Volkswagen Lays Out Timing for Global Restart
Vehicle production is a complex juggling act at the best of times, but industry-shuttering viral pandemics that sweep the globe in a matter of weeks can complicate the process. And aside from its joint-venture operations in China, Volkswagen finds itself, like other automakers, shut out of the business of building cars.
Perhaps ambitiously, the automaker aims to be back online, cranking out cars in the U.S. and Europe by the end of the month.
Other automakers doing business in the U.S. aim to resume production in the first or second week of May, but VW is ready to get to it. The automaker insists it’s not rushing into the restart, citing its newly crafted 100-point safety plan.
Under the phased restart, VW would open up two key European plants first, on April 20th. Those facilities are the German Zwickau and Slovakian Bratislava plants, builders of the automaker’s ID-badged electric vehicles and its large premium crossovers, respectively. (Germany has managed to get a handle on the coronavirus, cautiously announcing a limited return to normal civic life this week.)
One week later, on the 27th, VW plans to throw open the doors throughout the rest of Europe, as well as at its Chattanooga, TN facility, home of the Atlas crossover variants and the Passat sedan. Locales like Africa, Latin America, and Mexico will come online “successively” through the month of May, the company said.
“Volkswagen has prepared intensively for these steps over the past three weeks,” said VW brand chief operating officer Ralf Brandstätter in a statement. “In addition to developing a comprehensive catalogue of measures for the protection of our employees’ health, we have also forged ahead with the re-establishment of our supply chains.”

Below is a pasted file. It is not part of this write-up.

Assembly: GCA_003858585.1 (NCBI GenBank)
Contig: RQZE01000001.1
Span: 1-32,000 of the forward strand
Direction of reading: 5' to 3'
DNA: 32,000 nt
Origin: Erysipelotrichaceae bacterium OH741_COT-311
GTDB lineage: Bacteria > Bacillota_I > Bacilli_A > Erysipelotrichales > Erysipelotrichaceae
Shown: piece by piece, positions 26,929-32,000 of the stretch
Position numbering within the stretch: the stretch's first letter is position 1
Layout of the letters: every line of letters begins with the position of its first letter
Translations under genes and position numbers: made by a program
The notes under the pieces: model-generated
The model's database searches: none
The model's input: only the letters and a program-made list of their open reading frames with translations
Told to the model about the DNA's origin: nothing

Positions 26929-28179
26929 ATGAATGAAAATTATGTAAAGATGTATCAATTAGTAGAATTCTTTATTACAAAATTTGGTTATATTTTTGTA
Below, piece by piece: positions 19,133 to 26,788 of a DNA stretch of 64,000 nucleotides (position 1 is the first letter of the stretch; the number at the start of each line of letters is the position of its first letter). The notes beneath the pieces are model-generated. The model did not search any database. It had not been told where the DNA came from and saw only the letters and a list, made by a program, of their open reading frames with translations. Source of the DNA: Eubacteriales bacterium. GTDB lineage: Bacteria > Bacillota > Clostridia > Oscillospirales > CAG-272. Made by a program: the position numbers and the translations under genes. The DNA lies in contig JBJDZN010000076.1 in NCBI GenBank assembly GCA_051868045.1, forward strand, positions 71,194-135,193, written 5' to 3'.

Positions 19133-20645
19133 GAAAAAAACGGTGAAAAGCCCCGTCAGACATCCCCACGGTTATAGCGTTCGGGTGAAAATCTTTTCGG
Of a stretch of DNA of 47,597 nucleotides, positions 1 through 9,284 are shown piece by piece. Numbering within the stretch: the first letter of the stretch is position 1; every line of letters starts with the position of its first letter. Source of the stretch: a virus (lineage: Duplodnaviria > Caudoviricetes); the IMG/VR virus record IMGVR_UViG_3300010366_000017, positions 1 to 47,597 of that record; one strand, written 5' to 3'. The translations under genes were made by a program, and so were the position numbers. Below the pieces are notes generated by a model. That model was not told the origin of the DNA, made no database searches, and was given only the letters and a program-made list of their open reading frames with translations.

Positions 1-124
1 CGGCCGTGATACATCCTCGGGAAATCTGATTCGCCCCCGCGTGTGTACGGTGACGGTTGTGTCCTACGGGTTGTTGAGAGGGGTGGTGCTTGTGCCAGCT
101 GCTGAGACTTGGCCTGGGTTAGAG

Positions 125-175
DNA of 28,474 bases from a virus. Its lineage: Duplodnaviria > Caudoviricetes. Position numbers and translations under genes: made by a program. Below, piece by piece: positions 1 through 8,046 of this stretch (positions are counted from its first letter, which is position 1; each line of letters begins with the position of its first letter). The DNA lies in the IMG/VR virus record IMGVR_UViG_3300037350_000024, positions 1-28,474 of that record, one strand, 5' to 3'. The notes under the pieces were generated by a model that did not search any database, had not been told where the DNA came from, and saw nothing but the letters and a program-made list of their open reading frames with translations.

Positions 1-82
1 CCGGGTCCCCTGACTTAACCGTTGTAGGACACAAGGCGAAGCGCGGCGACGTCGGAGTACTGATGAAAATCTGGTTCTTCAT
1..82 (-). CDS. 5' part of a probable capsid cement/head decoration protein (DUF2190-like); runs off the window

Aiding that effort are components plants in Germany and Poland that started production beginning on April 6th.
Bernd Osterloh, chairman of the automaker’s works council, claims the health protocol to be enacted at VW plants will set the standard for the industry.
“With about 100 measures, we are keeping the risk of infection at Volkswagen as low as possible,” he said in a statement, adding, “But we need to be realistic: at the beginning, the new procedures will give rise to queries and reservations on the part of our colleagues. We have never developed, produced and sold vehicles under these conditions before.”
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VW's timing will be great for the first 40,000 minutes and then the plan will end up in the shop like its vehicles after 40,000 miles.